By the time the Batman panel rolled around that afternoon, I was dead on my feet, having gotten almost no sleep the previous night. I was ready to settle in near the back of the room and let someone else ask the questions this time. At least, I was until Snyder came over to me and said quietly, "You should ask your question about Steph."
I blinked at him. "Which question about Steph?" I asked. Hey, I have more than one!
"Whether she's coming back!" he said, slightly exasperated. He looked around the room and added, "You should sit closer to the mic to make sure you get a chance to ask it. Come on, sit up here."
"O-okay," I stammered, and moved up several rows.
A few minutes later, as the panel was about to start, Cunningham himself, who was once again moderating, came up to where I was sitting and said to me, "I'm worried that we won't have enough time for questions, since we have a lot of panelists. So when we put Batman Eternal up on the screen, I want you to step up to the mic, and I'll recognize you and have them turn it on so you can ask your question."
I stared at him. "I can't do that!" I said. "Interrupt the panel like that? That would be so rude!"
"No, no," he insisted. "I'll handle it. It'll be great."
"Well…okay," I said dubiously.
I hardly heard the first part of the panel. I was filled with anticipation tempered with nervousness. Since I was sitting with a friend dressed as Cassandra Cain's Batgirl and I knew she had, ironically, intended to ask about Stephanie Brown at the panel, I invited her to join me at the mic when Batman Eternal finally appeared on the screen.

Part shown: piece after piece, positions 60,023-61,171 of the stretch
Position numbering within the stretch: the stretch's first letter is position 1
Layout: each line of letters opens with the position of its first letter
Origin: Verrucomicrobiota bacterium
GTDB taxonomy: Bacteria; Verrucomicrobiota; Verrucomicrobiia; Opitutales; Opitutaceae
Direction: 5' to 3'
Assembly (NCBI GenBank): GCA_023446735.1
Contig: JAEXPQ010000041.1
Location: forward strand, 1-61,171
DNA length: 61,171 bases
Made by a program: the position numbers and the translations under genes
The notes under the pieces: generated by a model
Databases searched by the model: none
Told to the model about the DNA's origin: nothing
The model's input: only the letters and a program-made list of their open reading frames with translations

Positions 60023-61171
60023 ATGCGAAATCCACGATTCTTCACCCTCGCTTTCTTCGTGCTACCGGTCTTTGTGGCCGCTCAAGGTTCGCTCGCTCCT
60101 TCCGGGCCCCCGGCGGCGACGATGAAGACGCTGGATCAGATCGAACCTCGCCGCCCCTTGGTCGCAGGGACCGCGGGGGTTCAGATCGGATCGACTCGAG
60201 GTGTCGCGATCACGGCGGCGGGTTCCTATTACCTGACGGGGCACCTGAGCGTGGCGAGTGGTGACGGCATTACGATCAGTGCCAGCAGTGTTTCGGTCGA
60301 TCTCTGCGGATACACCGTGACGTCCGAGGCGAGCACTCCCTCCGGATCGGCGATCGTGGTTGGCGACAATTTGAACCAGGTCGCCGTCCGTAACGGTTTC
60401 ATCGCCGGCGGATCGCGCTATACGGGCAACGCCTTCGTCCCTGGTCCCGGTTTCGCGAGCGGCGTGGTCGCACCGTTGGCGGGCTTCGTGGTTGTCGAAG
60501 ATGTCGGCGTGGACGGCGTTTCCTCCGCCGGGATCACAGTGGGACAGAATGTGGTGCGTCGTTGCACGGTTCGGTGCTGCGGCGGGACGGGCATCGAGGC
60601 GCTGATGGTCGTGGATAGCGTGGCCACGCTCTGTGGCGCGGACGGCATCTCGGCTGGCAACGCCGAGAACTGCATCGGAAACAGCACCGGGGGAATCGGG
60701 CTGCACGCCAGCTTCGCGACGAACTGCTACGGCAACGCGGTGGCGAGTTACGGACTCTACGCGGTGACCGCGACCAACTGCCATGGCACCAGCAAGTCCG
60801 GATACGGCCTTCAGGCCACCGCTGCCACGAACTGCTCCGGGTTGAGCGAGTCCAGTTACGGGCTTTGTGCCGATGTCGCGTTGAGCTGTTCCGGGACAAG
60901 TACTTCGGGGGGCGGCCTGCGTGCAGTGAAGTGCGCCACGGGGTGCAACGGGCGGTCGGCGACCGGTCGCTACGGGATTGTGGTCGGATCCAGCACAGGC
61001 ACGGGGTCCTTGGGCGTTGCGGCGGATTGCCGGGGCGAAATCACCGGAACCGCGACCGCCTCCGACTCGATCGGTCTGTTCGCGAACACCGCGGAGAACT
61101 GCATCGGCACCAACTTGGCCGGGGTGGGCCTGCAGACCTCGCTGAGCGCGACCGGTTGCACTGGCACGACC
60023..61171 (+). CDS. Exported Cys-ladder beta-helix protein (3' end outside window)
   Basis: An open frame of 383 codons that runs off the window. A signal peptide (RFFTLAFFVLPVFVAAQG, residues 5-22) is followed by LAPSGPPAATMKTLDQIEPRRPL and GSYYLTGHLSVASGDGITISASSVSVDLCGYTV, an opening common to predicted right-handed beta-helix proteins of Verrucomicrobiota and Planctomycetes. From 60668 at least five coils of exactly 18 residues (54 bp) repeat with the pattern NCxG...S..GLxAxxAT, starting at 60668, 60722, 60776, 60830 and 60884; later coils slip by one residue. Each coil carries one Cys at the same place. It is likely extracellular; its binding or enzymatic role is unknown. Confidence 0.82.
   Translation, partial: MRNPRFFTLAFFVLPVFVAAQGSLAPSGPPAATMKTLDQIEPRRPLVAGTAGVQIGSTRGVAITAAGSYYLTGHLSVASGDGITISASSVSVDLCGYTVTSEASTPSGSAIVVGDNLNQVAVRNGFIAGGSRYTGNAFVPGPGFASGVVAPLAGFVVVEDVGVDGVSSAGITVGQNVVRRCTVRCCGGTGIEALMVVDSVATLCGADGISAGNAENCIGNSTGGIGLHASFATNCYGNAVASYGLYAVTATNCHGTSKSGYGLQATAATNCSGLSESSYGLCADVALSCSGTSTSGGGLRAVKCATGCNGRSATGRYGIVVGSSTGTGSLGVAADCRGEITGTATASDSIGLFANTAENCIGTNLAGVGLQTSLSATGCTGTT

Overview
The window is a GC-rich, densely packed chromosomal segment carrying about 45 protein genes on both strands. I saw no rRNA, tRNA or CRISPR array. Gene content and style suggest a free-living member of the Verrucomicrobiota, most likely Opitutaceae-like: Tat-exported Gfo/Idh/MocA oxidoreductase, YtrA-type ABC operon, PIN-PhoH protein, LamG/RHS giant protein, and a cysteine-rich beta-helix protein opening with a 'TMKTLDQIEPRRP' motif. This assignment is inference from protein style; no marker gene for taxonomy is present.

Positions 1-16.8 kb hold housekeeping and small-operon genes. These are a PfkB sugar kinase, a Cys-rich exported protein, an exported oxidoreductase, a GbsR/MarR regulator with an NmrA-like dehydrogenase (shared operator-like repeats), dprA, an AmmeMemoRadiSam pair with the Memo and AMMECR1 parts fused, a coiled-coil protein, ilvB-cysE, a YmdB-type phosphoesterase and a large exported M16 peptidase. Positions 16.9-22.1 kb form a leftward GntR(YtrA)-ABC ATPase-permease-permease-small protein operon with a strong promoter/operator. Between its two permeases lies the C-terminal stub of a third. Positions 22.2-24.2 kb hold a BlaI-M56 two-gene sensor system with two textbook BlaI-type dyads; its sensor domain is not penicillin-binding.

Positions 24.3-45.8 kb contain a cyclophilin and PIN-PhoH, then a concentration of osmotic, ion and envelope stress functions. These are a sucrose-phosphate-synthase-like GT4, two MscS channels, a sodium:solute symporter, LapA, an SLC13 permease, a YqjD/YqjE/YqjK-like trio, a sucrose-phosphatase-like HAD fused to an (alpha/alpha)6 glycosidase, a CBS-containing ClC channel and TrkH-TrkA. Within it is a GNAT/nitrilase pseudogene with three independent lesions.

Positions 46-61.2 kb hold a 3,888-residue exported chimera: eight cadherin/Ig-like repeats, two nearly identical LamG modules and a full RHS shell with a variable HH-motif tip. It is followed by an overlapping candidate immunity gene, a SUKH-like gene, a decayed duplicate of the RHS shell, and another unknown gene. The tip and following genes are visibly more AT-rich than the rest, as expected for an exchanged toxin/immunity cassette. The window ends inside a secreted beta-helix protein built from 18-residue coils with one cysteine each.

Cunningham, as promised, interrupted the panel, saying, "Oh, it seems we have a question from the audience! Can we get that mic turned on? What is your question, Miss?"
I rolled my eyes. "You know what it is," I replied dryly.
"Well, ask it," he pr
"Is Stephanie Brown going to appear in anything DC comics puts out ever again?" I asked.
Cunningham said, "Well, we have heard the enormous support of the fans, and we are going to bring back…Crazy Quilt." I snorted. "No, in all seriousness, folks," he began, and went on, with Snyder chiming in, to talk about how DC knew how much the fans loved and supported Stephanie Brown, and how they'd been waiting to give her the reintroduction she deserved, and how she was now going to come back "in a big way" in the new weekly, Batman Eternal.
He also added that Dan DiDio – who was apparently in the audience – was going to kill them for breaking the story now. DiDio shouted something from the back of the room in response, but unfortunately I didn't catch the words.
The rest of the panel passed in a blur. I was slightly giddy and also feeling a pang of worry: would they do Steph justice? The tone of the New 52 has been so overwhelmingly dark. A touch of lightness, of humor, of hope is just what the DCnU most needs. But would Steph be able to bring that? Or would she be drowned in gritty, grotesque stories that would overwhelm her light? And would the writers remember that Steph was more than a beacon of hope? She was also a passionate advocate of social justice, a young woman that overcame an abusive background to bring that hope to a city that desperately needed it.